New at Roesch Library

By Maureen Schlangen

Always working to support scholarship throughout the research cycle and steward 21-century collections, the University Libraries continuously work to identify resources that will advance research and student learning. New in the libraries this month:

Immigrations, Migrations, and Refugees:  Global perspectives, 1941-1996

This database, made possible with the support of the Alumni Chair in the Humanities, provides translated and English-language radio and television broadcasts, newspapers, periodicals, government documents and books providing global insight on immigration in the mid- to late 20th century. It’s a fully searchable digital archive with firsthand accounts from reputable sources around the world, covering events such as post-World War II Jewish resettlement, South African apartheid and Latin American migrations to the United States.

The Nation

Founded by abolitionists in 1865, The Nation is a critical, independent voice in American journalism and a platform for investigative reporting and spirited debate on issues of import to the progressive community. UD’s subscription provides unlimited access to full text and page images of historic articles, letters and editorials from 7,000 weekly issues dating back to 1865.

The New Yorker  

The New Yorker, which started as a weekly magazine in 1925, offers a signature mix of reporting and commentary on politics, international affairs, popular culture and the arts, science and technology, and business, along with fiction, poetry, humor and cartoons. UD students, faculty and staff have access to the entire archive and the current issue.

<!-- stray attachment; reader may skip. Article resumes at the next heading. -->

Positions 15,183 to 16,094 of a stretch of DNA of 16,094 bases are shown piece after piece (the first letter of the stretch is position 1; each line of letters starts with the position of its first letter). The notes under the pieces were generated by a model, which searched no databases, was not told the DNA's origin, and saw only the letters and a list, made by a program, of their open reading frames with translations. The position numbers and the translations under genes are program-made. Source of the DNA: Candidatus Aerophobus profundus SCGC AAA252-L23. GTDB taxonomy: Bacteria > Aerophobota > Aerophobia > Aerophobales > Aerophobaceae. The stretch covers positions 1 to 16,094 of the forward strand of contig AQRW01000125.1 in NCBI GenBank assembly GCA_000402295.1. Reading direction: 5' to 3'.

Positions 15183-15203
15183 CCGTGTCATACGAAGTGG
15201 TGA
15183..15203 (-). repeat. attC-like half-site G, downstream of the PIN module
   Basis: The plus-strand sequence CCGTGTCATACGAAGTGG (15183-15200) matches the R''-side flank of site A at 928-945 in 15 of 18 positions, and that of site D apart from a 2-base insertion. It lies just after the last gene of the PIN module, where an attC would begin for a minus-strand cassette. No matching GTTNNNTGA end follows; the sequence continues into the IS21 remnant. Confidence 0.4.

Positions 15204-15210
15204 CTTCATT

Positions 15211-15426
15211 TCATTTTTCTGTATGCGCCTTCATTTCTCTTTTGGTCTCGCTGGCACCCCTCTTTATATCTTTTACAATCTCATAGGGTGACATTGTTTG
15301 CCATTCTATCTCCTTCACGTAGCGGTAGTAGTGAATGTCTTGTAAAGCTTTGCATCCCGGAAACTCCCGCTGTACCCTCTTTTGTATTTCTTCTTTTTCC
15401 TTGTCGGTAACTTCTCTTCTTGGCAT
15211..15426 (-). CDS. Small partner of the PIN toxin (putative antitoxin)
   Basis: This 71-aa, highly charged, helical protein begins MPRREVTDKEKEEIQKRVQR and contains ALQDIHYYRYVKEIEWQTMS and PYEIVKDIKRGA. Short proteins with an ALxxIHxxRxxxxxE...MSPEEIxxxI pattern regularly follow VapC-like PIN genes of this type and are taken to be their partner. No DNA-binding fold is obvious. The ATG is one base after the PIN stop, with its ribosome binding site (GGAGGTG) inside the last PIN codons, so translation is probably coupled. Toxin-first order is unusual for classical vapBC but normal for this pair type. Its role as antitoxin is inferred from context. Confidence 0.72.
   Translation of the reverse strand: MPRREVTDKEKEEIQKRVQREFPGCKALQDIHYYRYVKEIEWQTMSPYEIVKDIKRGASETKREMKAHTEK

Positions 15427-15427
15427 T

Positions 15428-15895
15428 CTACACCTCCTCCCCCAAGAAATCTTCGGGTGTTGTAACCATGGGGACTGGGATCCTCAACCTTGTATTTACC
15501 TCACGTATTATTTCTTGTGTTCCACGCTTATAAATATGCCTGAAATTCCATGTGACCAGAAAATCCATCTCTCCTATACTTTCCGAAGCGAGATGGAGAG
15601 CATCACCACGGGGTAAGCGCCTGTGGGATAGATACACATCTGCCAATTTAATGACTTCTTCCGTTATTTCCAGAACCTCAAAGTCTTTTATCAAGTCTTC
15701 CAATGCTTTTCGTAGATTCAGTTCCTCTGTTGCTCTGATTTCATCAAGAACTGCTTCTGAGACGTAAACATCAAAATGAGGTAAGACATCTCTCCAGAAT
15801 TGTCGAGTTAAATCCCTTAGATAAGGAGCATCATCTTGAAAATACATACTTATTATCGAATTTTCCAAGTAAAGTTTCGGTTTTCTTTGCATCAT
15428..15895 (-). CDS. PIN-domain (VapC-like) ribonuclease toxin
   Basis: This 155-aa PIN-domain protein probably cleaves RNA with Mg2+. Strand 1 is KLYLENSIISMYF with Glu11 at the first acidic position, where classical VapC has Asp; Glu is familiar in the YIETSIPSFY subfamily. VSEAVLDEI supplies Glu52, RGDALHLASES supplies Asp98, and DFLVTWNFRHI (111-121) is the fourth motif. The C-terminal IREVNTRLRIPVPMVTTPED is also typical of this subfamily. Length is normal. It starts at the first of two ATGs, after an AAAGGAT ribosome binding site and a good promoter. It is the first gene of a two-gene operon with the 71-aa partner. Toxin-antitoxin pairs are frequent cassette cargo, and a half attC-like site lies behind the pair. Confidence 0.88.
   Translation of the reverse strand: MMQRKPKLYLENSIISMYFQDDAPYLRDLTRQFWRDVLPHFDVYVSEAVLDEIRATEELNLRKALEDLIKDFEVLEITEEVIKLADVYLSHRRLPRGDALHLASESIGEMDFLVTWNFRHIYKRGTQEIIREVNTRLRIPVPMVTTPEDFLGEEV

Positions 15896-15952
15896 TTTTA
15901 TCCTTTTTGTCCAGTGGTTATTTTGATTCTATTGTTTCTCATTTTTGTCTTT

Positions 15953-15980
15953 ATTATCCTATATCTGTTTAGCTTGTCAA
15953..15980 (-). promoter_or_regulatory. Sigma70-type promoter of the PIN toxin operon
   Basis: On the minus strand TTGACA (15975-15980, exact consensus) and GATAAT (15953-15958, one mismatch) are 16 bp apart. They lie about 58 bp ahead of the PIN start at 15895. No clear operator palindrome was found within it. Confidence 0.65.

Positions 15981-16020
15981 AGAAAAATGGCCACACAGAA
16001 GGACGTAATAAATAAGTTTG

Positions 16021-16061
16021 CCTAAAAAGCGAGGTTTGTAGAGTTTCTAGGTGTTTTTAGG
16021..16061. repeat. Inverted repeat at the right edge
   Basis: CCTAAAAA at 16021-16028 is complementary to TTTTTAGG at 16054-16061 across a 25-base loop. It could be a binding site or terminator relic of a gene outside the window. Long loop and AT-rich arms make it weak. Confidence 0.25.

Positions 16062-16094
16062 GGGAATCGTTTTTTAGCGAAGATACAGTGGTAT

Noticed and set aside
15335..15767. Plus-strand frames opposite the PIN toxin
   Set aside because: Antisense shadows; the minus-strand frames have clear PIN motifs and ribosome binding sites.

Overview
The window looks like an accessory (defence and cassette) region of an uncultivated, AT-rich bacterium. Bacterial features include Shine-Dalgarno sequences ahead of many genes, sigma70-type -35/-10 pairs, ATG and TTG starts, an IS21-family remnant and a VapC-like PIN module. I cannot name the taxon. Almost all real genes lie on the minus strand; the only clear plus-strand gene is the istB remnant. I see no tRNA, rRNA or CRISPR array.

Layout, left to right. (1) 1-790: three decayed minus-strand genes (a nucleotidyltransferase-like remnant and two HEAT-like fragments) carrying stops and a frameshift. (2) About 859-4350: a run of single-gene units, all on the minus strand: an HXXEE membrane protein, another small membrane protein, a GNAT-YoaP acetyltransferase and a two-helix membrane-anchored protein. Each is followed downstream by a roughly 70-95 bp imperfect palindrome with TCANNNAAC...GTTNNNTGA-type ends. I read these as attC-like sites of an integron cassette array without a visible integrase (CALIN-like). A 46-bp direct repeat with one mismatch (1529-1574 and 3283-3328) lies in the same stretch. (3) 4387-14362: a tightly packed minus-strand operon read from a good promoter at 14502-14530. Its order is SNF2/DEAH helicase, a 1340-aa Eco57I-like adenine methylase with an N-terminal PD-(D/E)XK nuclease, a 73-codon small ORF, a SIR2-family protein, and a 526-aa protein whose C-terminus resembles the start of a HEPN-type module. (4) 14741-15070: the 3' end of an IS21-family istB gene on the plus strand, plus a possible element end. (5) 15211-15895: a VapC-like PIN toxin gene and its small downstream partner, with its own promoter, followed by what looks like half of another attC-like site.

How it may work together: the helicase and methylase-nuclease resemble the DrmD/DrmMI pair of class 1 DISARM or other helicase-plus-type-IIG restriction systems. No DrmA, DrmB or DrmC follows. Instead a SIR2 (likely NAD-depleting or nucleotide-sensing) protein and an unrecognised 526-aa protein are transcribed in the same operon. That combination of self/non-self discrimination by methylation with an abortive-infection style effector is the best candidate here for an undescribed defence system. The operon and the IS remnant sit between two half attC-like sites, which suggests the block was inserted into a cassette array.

The New Republic  

This digital archive offers a searchable full-text backfile of all issues of The New Republic. The magazine, founded in 1914, is considered one of the country's leading journals of opinion on politics and the arts. It features award-winning writers and critics from many fields and from most political viewpoints. The archive includes more than 4,550 issues and more than 82,000 articles.

The Progressive  

In 1909, Sen. Robert M. La Follette Sr. of Wisconsin founded La Follette’s Weekly to be a magazine of progress. The goal, he wrote, was “winning back for the people the complete power over government — national, state, and municipal — which has been lost to them.” He attacked private greed in the form of corporate monopolies that hoarded power. He championed the public interest, campaigning for social and economic justice. And he urged the United States not to entangle itself in foreign wars. In 1929, its name changed to The Progressive. UD now has access to all of the magazine’s archived content.

Harper’s Magazine  

Harper’s, the oldest general-interest monthly in America, explores current issues through long-form narrative journalism, features and essays on politics, society, the environment, and culture. The UD subscription provides access to every issue since 1850.

- Maureen Schlangen, E-scholarship and communications manager

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